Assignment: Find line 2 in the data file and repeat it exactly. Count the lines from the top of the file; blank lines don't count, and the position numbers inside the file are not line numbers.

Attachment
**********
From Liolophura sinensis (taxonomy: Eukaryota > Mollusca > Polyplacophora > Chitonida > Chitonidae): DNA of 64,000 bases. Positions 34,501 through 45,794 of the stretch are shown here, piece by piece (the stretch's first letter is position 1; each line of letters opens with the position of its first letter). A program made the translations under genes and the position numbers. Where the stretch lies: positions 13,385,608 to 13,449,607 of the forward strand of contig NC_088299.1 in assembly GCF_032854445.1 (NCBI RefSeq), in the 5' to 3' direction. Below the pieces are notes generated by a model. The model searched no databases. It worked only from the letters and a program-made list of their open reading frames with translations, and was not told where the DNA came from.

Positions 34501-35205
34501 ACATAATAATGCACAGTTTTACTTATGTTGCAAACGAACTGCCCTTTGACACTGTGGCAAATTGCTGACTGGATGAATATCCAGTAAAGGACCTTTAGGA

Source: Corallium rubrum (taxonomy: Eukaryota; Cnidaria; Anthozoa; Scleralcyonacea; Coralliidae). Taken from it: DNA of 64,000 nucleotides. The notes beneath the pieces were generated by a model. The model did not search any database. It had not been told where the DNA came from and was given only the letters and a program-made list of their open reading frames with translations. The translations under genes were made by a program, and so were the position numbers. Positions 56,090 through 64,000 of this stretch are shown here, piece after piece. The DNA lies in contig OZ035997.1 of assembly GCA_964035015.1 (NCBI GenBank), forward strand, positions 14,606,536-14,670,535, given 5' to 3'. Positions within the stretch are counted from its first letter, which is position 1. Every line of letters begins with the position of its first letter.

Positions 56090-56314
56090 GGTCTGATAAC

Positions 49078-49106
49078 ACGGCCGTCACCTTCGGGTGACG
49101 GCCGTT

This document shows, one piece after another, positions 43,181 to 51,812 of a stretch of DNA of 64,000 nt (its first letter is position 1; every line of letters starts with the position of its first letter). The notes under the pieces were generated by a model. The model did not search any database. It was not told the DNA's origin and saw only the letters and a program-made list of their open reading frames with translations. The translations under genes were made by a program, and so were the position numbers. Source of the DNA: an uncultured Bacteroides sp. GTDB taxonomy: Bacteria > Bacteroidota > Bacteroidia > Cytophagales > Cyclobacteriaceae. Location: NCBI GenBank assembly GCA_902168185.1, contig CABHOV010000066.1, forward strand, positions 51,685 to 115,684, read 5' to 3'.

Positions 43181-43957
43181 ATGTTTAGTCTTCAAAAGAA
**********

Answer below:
Positions 34501-35205